Passions Run High
It is no secret that I am a fan of the “Chicago comma.” You may know it as the serial comma or the “Oxford comma.” According to Lexico:
The Oxford comma is an optional comma before the word ‘and’ at the end of a list:
We sell books, videos, and magazines.
It’s known as the Oxford comma because it was traditionally used by printers, readers, and editors at Oxford University Press. Not all writers and publishers use it, but it can clarify the meaning of a sentence when the items in a list are not single words:
These items are available in black and white, red and yellow, and blue and green.
The Oxford comma is also known as the serial comma.
I’ve been on a campaign to rebrand the generic serial comma as the “Chicago comma,” at least on this side of the pond. The claim may be disputed, but it’s clear from Oxford, Chicago, and the Serial Comma that Chicago is about six pages more passionate about the subject than Oxford, so fight me.
AP Style calls for its omission unless the meaning would be unclear without it. Since the meaning is always clearer with it, I choose to ignore AP and cry, “Fake news!” At least I will never end up on a list of hilarious serial comma omissions.
That Time I Stopped a Serial Comma Killer
Once upon a time, I worked as a fledgling technical writer for a large corporation. The department secretary was my first editor, and I must preface this whole sordid tale by saying that I still rank her among the best editors I’ve worked with throughout my career. I have worked with some who were worth their weight in gold, quite literally; I think Judy L. may have been one of the most underappreciated, but not by me.
Except for this one time. You see, Judy was a “serial comma killer.” I insisted on inserting that final comma before the coordinating conjunction at the end of a series of things, and she’d take it right back out again – every time. She argued that it was not appropriate in “business writing”; I insisted that it was like the “Little Black Dress” of punctuation, and could never be out of place. Finally, I went to the bookstore on my lunch hour to gather evidence that would satisfy any judge and jury. (I was also in law school, at the time, and I have always felt the need to back up my arguments with facts.) I could not afford a copy of the Chicago Manual of Style, back then, but after perusing the many style guides on the bookstore shelves, I settled on two that looked authoritative enough: AP Stylebook and Gregg Reference Manual.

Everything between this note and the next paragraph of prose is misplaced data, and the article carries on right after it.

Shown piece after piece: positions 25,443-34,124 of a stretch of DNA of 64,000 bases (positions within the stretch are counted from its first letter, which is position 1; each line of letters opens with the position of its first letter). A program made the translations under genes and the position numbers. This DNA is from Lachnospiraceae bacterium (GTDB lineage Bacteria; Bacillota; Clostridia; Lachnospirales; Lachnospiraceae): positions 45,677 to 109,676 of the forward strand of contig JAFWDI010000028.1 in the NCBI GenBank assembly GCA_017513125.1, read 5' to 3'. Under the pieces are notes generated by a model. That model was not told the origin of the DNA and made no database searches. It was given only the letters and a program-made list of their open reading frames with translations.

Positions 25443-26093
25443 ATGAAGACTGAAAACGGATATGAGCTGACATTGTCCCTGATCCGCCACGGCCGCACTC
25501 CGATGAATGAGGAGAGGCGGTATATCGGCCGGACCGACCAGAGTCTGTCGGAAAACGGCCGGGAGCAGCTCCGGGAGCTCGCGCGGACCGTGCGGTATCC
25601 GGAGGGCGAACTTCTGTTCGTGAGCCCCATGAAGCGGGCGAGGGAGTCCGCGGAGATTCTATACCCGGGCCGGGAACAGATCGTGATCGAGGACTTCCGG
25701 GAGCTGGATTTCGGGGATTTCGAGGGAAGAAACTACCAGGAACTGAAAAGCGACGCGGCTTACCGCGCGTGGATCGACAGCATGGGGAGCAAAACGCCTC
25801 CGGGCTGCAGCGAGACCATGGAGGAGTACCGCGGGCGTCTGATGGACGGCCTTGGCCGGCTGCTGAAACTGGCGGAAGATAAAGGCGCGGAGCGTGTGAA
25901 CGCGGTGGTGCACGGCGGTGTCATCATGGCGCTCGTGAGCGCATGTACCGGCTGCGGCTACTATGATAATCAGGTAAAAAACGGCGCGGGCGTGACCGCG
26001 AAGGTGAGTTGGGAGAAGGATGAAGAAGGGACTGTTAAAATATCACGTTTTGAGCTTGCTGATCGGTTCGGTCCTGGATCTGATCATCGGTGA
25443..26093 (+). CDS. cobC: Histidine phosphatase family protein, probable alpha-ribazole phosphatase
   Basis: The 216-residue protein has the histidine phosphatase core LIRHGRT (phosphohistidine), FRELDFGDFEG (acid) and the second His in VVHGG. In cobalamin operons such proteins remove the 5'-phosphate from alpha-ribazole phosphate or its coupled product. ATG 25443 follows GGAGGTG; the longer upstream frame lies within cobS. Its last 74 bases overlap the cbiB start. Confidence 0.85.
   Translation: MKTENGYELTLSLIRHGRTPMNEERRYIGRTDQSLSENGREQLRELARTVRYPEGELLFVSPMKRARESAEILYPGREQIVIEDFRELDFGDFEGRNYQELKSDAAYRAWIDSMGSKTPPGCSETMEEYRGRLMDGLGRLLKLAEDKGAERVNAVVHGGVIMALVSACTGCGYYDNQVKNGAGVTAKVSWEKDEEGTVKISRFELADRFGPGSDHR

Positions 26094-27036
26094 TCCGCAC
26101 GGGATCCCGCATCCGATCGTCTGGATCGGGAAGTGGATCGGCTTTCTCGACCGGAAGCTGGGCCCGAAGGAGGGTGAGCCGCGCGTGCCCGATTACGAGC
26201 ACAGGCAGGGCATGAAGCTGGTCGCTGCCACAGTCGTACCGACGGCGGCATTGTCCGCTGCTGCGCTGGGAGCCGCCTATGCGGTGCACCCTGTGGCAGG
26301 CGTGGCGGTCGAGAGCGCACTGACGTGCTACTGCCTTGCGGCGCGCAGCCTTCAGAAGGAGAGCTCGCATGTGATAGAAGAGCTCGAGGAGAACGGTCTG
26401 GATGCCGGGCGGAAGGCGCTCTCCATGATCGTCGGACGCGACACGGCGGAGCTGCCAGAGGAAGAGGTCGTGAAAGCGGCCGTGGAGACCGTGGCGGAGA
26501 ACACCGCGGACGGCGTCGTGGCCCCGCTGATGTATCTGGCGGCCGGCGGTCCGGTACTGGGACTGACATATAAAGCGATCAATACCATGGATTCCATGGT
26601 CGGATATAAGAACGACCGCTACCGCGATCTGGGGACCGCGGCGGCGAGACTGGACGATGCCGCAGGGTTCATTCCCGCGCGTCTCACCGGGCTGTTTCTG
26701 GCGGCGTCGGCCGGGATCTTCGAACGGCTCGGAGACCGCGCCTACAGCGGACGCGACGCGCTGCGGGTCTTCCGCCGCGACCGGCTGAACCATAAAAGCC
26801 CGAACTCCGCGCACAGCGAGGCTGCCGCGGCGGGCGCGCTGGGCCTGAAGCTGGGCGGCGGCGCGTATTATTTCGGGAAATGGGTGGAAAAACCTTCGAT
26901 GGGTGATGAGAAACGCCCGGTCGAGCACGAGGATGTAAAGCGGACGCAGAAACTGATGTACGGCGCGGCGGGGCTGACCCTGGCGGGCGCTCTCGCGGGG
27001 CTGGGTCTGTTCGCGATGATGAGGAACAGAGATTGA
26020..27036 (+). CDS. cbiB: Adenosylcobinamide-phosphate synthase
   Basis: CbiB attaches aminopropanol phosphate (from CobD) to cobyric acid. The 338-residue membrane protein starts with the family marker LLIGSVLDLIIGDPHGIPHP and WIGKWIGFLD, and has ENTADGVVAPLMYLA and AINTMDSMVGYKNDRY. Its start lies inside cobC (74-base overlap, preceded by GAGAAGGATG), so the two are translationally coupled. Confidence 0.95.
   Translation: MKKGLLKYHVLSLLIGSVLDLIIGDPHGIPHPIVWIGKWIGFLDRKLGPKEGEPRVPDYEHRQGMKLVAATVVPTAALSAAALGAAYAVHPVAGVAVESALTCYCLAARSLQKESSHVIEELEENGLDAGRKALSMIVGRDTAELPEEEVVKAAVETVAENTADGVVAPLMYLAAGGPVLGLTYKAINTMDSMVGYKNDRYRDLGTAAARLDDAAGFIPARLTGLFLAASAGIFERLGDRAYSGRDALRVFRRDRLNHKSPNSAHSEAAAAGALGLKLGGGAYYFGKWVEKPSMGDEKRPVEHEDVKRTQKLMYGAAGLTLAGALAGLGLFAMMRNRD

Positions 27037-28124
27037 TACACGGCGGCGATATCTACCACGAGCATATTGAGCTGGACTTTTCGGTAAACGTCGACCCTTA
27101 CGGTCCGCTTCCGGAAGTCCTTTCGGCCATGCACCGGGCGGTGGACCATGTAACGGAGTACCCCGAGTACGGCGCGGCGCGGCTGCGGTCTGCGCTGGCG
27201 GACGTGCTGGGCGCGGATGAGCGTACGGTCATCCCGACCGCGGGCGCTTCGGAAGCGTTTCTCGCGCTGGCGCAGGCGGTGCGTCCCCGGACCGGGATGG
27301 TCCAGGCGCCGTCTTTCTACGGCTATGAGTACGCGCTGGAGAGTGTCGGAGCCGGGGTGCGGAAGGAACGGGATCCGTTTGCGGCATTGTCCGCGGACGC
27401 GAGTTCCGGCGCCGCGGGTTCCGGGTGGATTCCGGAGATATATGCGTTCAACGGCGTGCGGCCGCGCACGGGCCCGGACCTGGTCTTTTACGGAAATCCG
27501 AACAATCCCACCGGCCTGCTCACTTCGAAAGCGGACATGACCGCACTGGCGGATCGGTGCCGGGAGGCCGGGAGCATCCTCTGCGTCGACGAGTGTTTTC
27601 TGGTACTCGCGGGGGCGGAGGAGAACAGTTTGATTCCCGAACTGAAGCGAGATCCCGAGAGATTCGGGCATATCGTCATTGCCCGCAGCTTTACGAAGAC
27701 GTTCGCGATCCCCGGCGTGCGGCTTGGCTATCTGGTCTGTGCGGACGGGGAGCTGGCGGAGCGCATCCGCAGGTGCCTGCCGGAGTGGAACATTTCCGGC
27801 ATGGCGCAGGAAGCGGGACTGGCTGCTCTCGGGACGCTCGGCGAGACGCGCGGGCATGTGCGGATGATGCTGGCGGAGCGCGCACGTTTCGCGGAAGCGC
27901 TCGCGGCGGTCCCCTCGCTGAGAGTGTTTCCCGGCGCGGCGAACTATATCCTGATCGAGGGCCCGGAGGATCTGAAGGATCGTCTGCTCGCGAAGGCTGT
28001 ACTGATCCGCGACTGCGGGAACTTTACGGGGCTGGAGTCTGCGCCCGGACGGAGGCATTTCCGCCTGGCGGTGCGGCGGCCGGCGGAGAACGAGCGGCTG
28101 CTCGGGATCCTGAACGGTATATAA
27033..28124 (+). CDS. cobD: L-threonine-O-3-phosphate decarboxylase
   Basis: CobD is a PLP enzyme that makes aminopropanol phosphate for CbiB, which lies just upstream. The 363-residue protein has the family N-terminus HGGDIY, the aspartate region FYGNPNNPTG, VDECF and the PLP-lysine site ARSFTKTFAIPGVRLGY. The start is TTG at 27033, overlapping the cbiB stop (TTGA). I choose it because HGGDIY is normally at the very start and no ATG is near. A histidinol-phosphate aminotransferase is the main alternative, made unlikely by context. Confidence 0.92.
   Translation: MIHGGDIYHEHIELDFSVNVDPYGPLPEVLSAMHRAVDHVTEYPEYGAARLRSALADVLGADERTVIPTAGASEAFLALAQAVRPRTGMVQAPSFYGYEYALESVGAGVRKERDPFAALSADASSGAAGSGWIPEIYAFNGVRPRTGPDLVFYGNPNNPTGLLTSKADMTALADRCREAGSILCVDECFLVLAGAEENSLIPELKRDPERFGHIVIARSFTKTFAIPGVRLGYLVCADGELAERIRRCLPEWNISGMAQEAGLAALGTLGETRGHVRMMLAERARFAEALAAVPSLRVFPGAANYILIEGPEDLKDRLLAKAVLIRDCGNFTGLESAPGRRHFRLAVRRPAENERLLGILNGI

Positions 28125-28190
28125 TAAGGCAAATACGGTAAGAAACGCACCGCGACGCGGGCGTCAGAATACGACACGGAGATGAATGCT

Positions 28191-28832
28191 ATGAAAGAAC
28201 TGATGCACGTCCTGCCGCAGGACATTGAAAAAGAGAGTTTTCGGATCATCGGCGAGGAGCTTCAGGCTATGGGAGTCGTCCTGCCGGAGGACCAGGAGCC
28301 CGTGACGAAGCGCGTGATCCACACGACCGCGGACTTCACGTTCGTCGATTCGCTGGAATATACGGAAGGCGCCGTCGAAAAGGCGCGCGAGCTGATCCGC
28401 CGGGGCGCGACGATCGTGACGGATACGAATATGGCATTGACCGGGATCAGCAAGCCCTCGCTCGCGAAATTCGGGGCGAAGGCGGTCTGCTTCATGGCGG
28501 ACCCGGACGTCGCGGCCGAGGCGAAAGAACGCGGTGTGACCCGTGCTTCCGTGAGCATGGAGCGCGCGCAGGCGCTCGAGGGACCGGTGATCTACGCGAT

It was here that my venture turned Machiavellian. Gregg was a well-known name in the secretarial profession. Gregg also wrote the most widely accepted textbooks for typing and shorthand. Gregg would be a trusted authority for my “serial comma killer.” The only problem? Gregg agreed with me. AP agreed with her. I took the books to the office and made the “serial comma killer” a deal: Choose your expert (without flipping through the books) and we shall forever keep our peace, following its dictum.”
Of course, she chose Gregg.
I won, I won, I won!!
I was very young. Years later, I realized that the corporate style guide probably agreed with Judy, and that in corporate writing-for-hire, the in-house style guide is king. She could have thrown the book – a sharp-edged, three-ring binder – at me, but didn’t. Odds are good that only three people had ever read it: the author, Judy, and my boss. Given that I was writing for an internal audience (not for customers), it wasn’t exactly the hill anyone else wanted to die on.
Years later, writing for an external audience, I would do battle over “title case” vs. “all lowercase” or “sentence case” for headings in user guides. But that’s a tale I’ll take to my grave…